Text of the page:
ISLAMABAD  -   The early childhood mortality rate in the country still remains a challenge as one child out of fourteen does not survive to celebrate his fifth birthday, Demographic and Health Survey (DHS) revealed on Monday.

Fourth DHS 2017-18 was launched here by Ministry of National Health Services (NHS), National Institute of Population Studies (NIPS) and other international partners who collaborated and provided technical assistance for the study.

The survey conducted focused on the areas including reproductive health, nutrients, family planning, disability, migration and violence against woman.

The study revealed that though more children in Pakistan are surviving early childhood than ever before as under-five mortality has sharply declined.

But, still the under-five mortality rate is 74 deaths per 1,000 live. Which means that approximately 1 in every 14 children in Pakistan does not survive to their fifth birthday, survey said.

The current mortality rate has declined from 89 deaths per 1,000 live births in 2012-13.

The survey also reported that challenges also remained in the areas of nutrition, family planning, and domestic violence. It said that many children in Pakistan suffer from poor nutrition and one sign of chronic under-nutrition is stunting, as still 38% of children in Pakistan are too short for their age.

It added that women in Pakistan are more overweight or obese than ever before, 52% of women age 15-49 in 2017-18 as compared to 40% in 2012-13.

Survey also found that more than 1 in 4 ever-married women (28%) have experienced physical violence since age 15, and 6% have experienced sexual violence. Seven percent of women who have ever been pregnant have experienced violence during pregnancy. Three in ten women who have ever experienced physical or sexual violence sought help to stop the violence, yet 56% never neither sought help nor told anyone, it reported.

The survey said that the unmet need for contraception also remained high at 17% and more work needs to be done to improve the availability and choice of family planning information and services.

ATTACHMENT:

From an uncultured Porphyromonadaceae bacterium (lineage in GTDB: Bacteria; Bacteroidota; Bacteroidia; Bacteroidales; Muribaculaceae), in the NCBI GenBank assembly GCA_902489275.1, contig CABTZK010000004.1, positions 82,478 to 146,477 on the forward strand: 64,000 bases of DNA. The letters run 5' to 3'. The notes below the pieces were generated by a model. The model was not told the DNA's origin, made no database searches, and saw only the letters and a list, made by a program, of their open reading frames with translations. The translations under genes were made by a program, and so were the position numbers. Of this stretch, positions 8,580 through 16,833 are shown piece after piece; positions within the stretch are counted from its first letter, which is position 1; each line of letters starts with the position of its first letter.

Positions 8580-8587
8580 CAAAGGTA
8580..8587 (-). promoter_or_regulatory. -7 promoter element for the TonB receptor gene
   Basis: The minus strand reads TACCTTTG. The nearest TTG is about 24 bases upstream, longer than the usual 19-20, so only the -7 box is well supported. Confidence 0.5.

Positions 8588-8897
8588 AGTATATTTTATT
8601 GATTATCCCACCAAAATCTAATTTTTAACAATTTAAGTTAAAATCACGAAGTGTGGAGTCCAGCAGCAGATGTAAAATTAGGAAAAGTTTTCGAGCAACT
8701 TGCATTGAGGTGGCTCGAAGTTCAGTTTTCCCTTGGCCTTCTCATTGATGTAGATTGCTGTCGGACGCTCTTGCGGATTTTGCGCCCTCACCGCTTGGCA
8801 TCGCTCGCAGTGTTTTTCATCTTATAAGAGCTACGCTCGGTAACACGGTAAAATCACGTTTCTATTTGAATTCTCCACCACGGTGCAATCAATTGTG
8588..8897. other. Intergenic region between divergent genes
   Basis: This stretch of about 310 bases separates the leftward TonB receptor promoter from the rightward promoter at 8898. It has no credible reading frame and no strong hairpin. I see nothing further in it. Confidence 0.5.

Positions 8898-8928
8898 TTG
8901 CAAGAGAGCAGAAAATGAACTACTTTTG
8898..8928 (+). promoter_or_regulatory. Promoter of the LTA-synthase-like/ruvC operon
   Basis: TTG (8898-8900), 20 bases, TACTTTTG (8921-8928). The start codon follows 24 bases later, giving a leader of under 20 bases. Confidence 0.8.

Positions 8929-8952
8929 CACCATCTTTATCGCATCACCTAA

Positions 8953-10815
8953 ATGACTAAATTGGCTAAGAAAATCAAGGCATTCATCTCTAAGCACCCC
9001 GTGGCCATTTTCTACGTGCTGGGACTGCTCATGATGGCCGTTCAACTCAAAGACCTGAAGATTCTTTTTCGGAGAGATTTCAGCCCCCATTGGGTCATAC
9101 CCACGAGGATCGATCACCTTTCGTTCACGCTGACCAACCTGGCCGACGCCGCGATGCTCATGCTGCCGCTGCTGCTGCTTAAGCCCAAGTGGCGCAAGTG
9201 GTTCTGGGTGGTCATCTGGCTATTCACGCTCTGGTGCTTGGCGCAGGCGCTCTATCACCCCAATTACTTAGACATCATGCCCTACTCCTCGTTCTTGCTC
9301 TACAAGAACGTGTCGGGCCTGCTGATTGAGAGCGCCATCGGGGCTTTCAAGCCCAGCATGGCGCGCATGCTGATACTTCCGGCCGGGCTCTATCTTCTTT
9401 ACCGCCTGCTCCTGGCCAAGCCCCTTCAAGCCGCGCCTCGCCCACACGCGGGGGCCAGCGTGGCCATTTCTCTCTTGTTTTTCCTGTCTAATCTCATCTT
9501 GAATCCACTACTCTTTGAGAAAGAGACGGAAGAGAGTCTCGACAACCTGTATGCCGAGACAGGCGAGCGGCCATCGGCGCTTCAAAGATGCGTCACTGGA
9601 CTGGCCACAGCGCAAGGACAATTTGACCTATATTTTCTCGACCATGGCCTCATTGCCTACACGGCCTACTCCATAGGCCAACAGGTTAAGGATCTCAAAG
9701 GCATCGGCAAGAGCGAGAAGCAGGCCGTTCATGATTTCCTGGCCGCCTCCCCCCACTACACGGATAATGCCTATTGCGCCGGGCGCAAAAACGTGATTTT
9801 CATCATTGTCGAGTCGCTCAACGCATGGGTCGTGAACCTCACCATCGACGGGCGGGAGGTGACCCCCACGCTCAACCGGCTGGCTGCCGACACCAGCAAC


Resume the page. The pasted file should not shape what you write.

It added that Pakistan has one of the highest fertility rates in the region with an average of 3.6 births per woman. The use of family planning among married women has stagnated around 34% over the last five years.

The survey for the first time reporting on disable people said that among adults age 15 and older, 9% of women and 7% of men have a lot of difficulty or cannot function in at least one domain of disability  seeing, hearing, communicating, remembering or concentrating, walking or climbing steps, and washing all over or dressing.

The fourth Pakistan Demographic and Health Survey (PDHS) conducted after 18 years found that families in Pakistan are though getting healthier while progress has been slower in nutrition and family planning use among women. 

Parliamentary Secretary for NHS Nosheen Hamid while addressing to the ceremony said that Pakistan demographic and health survey 2017-18 provides important data on reproductive health, nutrients, family planning, disability, migration and violence against woman.

It provides useful information for program managers to develop effective strategies and planning for maternal and child health initiatives, she said.

She said that the survey highlights how much more work has to be done on child and maternal health programs to make it more result oriented.

Nosheen Hamid said that basic vaccination coverage has improved and two in three children age 12-23 months have received all eight basic vaccinations, an increase from more than half of children in 2012-13. Basic vaccination coverage is lowest in Balochistan (29%) and highest in Punjab (80%).

The survey reported that reproductive health care coverage has also improved and every 09 in 10women age 15-49 receive antenatal care from a skilled provider such as a doctor, nurse, midwife, or lady health visitor.

Additionally, more than half of women have their first antenatal care visit in the first trimester, as recommended. Half of women make four or more antenatal care visits, a notable increase from 37% in 2012-13. More births are delivered in a health facility, from 48% in 2012-13 to 66% in 2017-18. Yet, 1 in 3 births are delivered at home.

Head of Basic Services at the UK’s Department for International Development (DFID) Dr Ruth Lawson said on this occasion that good data leads to evidence-based decision making both by the Government and development partners.

“I’m glad that this survey reports on disability as well, as DFID’s programmes are especially focused on leaving no-one-behind,” she said.

USAID Deputy Mission Director, Helen Pataki, noted that the PDHS is not just a report card on the last five years; it also directs our efforts for the next five.

“Together, we can review what has worked well and where further support could make a difference to improve basic health care and end preventable deaths,” she said. 

The 2017-18 PDHS provides estimates at the national level; for urban and rural areas separately; for four provinces including Punjab, Sindh, Khyber Pakhtunkhwa, and Balochistan; for two regions including Azad Jammu and Kashmir (AJK) and Gilgit Baltistan (GB); Islamabad Capital Territory; and FATA. The national total for indicators does not include AJK and GB.